Australian PM embraces Japanese remilitarisation
14 October 2013
In the course of diplomatic summits held last week in Bali and Brunei, Australian Prime Minister Tony Abbott signalled his support for the resurgence of Japanese militarism under the right-wing government of Prime Minister Shinzo Abe. Closer defence ties between US allies such as Japan and Australia are central to the Obama administration’s aggressive moves to contain China militarily, as part of the US “pivot to Asia.”
Abbott, whose Liberal-National Coalition defeated the previous Labor government in the September 7 election, met with Abe on the sidelines of the East Asia Summit in Brunei. Abbott proclaimed Japan to be Australia’s “closest friend in Asia,” emphasising that Japan was “a fellow member of the US alliance network.” He added: “As Japan puts the wounds and scars of World War II behind it ... Japan is going to play a more important part and, dare I say it, a more normal part in the life of the world, and that’s encouraging.”
Abbott’s reference to Japan becoming a “normal” country has a definite meaning. Abe came to power last December after campaigning in the election for Japan to become “a strong nation” with a “strong military.” He has pledged to “normalise” the Japanese military by ending the constraints imposed by the country’s post-war constitution on engaging in “pre-emptive action” and “collective self-defence”—that is, forging military pacts to wage wars of aggression.
Since coming to office, Abe has boosted Japan’s military spending and taken a tough stance in the worsening territorial dispute with China over the Senkaku islands (known in China as Diaoyu). He has also sought to strengthen defence ties with South East Asian countries, including the Philippines. Responding to Abbott, Abe stressed the importance of the two countries’ relationship, and referred to Australia’s shared “strategic interests with Japan.” Abbott intends to visit Japan next year and has invited Abe to make a trip to Australia, including an address to the parliament.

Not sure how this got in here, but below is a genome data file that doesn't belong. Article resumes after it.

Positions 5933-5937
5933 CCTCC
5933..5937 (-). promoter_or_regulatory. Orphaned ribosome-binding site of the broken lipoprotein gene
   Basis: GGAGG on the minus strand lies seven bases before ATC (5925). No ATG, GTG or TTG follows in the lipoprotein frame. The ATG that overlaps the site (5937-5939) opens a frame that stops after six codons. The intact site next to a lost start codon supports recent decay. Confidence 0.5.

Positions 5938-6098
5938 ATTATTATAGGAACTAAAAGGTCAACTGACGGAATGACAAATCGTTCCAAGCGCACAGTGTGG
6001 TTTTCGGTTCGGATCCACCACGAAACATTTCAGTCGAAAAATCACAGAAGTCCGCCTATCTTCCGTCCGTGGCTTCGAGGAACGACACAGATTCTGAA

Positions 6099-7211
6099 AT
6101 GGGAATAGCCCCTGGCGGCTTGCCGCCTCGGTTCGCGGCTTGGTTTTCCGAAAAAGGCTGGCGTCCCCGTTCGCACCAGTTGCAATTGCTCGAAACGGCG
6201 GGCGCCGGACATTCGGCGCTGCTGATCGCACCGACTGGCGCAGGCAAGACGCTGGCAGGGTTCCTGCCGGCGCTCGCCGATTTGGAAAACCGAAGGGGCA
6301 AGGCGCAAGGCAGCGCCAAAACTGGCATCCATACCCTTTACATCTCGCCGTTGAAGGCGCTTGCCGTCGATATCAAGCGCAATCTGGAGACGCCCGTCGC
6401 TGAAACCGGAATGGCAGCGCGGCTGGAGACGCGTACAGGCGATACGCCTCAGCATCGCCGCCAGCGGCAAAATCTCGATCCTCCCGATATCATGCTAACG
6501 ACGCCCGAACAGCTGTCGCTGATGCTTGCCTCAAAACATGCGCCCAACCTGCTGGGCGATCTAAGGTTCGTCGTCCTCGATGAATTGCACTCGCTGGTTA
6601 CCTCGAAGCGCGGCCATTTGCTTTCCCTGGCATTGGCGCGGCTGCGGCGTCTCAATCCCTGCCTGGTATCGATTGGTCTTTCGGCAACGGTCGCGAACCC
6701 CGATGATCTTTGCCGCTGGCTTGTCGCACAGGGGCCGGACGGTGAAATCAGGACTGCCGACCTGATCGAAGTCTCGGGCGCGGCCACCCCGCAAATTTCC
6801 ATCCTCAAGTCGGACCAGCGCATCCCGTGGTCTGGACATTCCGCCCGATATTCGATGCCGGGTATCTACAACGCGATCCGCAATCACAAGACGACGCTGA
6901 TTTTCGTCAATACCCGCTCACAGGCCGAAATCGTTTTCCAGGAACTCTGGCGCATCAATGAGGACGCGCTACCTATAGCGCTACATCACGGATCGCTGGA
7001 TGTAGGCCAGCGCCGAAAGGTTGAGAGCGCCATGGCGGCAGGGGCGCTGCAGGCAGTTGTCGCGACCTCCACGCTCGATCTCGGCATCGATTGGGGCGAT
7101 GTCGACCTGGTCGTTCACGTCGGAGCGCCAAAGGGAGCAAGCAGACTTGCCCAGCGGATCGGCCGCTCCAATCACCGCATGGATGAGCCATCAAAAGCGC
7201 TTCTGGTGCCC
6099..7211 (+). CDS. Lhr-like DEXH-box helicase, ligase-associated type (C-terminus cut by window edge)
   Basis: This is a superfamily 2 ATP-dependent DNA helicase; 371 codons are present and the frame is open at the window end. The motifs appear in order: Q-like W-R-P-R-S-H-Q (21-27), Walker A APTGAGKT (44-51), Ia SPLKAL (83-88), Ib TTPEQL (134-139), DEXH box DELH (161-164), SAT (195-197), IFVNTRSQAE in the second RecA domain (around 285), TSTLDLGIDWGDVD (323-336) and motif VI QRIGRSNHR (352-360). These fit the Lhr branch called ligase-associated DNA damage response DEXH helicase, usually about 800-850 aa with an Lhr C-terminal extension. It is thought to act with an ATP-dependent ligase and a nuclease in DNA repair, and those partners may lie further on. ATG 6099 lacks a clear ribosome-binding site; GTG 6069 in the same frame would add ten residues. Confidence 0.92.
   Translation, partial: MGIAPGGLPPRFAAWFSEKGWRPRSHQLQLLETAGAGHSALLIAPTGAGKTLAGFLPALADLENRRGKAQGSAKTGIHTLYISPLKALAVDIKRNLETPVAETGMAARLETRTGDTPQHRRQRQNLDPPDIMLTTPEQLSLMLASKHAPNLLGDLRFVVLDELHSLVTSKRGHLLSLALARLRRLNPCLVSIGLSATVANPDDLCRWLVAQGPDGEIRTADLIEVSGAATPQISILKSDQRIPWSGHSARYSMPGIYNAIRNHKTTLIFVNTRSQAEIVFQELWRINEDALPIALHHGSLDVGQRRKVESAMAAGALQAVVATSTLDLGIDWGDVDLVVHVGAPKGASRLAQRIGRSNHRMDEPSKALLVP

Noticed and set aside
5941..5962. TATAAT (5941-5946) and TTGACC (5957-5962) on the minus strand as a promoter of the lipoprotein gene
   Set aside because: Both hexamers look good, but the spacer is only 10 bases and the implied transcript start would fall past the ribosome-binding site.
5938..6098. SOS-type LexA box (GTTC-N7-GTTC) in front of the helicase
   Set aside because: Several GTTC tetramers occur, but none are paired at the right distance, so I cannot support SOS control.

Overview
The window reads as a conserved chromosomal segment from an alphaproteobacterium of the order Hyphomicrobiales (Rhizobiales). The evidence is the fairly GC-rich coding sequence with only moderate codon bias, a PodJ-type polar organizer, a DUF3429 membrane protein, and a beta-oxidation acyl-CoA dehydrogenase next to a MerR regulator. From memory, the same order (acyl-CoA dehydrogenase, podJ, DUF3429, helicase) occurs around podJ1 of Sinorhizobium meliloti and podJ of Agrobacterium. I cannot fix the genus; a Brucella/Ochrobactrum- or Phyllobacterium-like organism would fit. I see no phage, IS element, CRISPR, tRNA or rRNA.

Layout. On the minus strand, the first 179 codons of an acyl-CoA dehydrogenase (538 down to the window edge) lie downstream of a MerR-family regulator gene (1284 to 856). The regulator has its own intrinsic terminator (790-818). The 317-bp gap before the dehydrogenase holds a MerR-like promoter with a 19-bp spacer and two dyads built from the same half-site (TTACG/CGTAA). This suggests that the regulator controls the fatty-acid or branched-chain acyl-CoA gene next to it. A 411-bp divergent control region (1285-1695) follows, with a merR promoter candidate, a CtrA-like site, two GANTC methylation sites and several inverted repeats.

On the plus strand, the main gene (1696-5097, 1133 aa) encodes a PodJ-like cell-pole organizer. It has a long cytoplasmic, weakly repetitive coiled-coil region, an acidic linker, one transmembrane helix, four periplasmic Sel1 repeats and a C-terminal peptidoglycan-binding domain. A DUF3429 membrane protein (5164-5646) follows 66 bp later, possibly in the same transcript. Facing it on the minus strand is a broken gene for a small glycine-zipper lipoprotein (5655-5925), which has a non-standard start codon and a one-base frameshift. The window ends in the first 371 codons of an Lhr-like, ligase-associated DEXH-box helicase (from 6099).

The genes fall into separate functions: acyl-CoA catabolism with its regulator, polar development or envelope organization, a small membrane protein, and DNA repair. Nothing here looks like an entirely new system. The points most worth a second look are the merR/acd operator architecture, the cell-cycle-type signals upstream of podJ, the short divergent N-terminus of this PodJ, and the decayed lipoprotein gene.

Abbott’s embrace of Japan’s remilitarisation is underscored by his appointment of Andrew Shearer as one of his two foreign affairs advisers. Shearer functioned in the same role under former Coalition prime minister John Howard. In comments to the Australian, Latrobe University international relations professor Nick Bisley commented: “Andrew is very well connected in conservative circles in Japan. He is someone who is reasonably hawkish on China and a really strong supporter of Abe.”
Abbott’s orientation to Tokyo marks a stepping up of US-Japan-Australia defence arrangements. In 2007, the Howard government signed the Joint Declaration on Security Cooperation with Japan to formalise closer strategic ties. Abe, who was Japan’s prime minister at the time, also proposed the formation of a “quadrilateral” defence arrangement involving the US, Japan, Australia and India. The proposal was effectively scuttled the following year by the incoming Labor prime minister Kevin Rudd, who was seeking to ease tensions with China.
Abe has effectively put the “quadrilateral” back on the agenda. In an essay, “Asia’s Democratic Security Diamond,” published last November before he became prime minister, Abe stated his intention to “expand the country’s strategic horizons.” He explained: “I envisage a strategy whereby Australia, India, Japan and the US state of Hawaii form a diamond to safeguard the maritime commons stretching from the Indian Ocean region to the western Pacific. I am prepared to invest, to the greatest possible extent, Japan’s capabilities in this security diamond.”